The port first and foremost aims to prevent waste production, e.g., with the reduced financial contribution for environmentally-friendly ships and our ambition to achieve zero pellet loss. When waste is produced, we encourage companies to consider re-use, recycling and energy recovery during waste processing. Companies and barges are responsible for the correct collection of their waste but also receive support so they choose the most sustainable option.

Selective waste collection

We focus on waste prevention. When this is impossible, we prefer reuse and recycling, which means waste must be properly sorted.

  • We have waste collection facilities for ship waste and cargo residues. Seagoing vessels pay a fixed fee for waste collection when they call at Antwerp. Part of this fee is refunded when they dispose of their waste in our waste collection centres;
  • The convention on the collection, deposit and reception of waste produced during navigation on the Rhine and inland waterways (CDNI) sets out clear agreements for forwarders and receivers of goods, about how to dispose of cargo residues.  Barge captains can transfer this waste to the bilge barge (for oil waste) or deposit it in the three recycling parks operated by the Port Authority. The waste is then transferred to a recognised waste collection company, once it has been collected in these four centres. Have a look at the impact of the CDNI in the past twenty years;
  • Every company in the port must keep a waste registry. The Flemish Public Waste Agency OVAM has further information about this;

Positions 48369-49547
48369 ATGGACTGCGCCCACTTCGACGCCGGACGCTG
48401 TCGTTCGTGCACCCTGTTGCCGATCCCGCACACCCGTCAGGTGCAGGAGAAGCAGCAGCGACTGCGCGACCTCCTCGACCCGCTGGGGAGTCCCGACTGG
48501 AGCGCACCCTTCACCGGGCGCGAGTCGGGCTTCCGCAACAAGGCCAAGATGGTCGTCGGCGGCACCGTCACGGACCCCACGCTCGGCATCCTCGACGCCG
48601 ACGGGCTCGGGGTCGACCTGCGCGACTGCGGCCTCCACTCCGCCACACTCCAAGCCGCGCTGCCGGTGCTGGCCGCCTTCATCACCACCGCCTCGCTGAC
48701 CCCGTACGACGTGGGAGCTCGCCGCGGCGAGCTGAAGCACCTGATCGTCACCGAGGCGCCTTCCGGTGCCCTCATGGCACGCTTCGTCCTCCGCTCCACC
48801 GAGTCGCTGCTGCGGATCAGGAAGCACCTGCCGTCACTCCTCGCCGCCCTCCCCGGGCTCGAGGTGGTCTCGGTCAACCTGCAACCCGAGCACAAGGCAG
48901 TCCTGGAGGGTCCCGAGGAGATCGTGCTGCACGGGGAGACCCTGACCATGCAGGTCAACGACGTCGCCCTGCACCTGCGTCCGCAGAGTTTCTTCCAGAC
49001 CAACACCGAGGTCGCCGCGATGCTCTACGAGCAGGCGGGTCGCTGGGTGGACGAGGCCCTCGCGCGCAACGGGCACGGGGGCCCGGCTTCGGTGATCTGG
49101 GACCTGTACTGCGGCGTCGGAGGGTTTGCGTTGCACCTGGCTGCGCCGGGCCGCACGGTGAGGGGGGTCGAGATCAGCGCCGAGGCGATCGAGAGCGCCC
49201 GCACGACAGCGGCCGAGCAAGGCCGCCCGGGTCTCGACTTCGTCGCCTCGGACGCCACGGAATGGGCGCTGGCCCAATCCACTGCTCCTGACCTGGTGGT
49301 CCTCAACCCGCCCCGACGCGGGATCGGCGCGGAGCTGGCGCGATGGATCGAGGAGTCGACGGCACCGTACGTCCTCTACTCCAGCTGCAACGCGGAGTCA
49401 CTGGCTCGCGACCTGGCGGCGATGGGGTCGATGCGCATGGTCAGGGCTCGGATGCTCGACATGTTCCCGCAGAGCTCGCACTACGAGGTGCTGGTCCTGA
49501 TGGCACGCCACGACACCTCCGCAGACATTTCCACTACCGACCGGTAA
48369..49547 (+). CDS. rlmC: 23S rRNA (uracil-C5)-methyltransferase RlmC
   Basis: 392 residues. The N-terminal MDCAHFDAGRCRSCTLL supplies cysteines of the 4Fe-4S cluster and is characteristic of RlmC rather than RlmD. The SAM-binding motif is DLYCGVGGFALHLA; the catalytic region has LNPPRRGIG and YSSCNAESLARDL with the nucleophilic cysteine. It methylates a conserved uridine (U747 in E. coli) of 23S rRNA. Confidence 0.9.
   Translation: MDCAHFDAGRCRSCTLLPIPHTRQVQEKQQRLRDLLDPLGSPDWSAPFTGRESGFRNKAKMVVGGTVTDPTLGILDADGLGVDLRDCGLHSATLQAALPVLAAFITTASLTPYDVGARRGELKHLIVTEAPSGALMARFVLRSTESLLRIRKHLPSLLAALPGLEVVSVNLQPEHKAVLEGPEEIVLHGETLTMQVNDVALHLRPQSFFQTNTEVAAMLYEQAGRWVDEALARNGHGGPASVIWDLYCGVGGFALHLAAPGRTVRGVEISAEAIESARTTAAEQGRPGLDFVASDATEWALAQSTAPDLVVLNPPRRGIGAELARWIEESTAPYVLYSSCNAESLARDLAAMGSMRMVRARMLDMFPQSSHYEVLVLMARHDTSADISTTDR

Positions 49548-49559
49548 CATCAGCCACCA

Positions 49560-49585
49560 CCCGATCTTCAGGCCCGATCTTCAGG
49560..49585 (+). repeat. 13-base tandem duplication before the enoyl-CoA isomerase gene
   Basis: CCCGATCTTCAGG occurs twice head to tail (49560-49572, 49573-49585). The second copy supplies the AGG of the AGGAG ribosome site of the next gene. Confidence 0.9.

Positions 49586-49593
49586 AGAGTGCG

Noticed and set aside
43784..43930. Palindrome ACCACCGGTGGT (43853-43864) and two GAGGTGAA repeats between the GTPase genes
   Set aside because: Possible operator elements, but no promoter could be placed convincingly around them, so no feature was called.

• Various companies in the Luithagen zone have organised a collective waste collection. Waste can also be collected more efficiently because of smart business park management.
  • We are also working on improving the process for gaseous cargo residues.
“MSC PSA European Terminal reviewed its waste policy. Where possible we replace our central waste recycling park for residual waste and PMD with rolling containers. This means we reduce the space needed to store the waste, save the money for a waste container park and ensure internal waste transport is safer and faster for our employees.” Ronny De Roef, Health and Safety Adviser. 

Waste as a raw material

The port wants to contribute to a circular economy. This means reusing by-products and waste as alternative raw materials. Antwerp’s port is perfectly suited for this as you can use all properly selected waste streams as a raw material. Your company will become less dependent on fossil resources as a result, contributing to stop or slow down climate change and strengthens the industrial cluster, which in turn increases our competitiveness and appeal.

  • When giving sites a new designation, the Port Authority aims to attract companies that uphold the principles of the circular economy.
  • Potentially polluting materials are transferred to Antwerp from around the world, where they get a second lease on life. These materials can be sustainably processed in specialised installations.
  • Parts of second-cars that are shipped to Africa and which are no longer used are transported back to Belgium for reuse or recycling. Toyota is one of several partners of the ‘Carloop’ project.

Preventing pollution

Since early 2014, the Antwerp Port Authority has monitored cleanliness in the port area with a cleanliness index. The measurement is based on the presence or absence of several parameters, such as fly-tipping and litter, the growth of weeds, damage to street infrastructure and so on.

  • Every day, Condor, a waste collection barge, removes drift waste from the water and the embankments.
  • The port also organises its annual “Operation Clean Sweep” in the Galgeschoor nature reserve to clean up litter.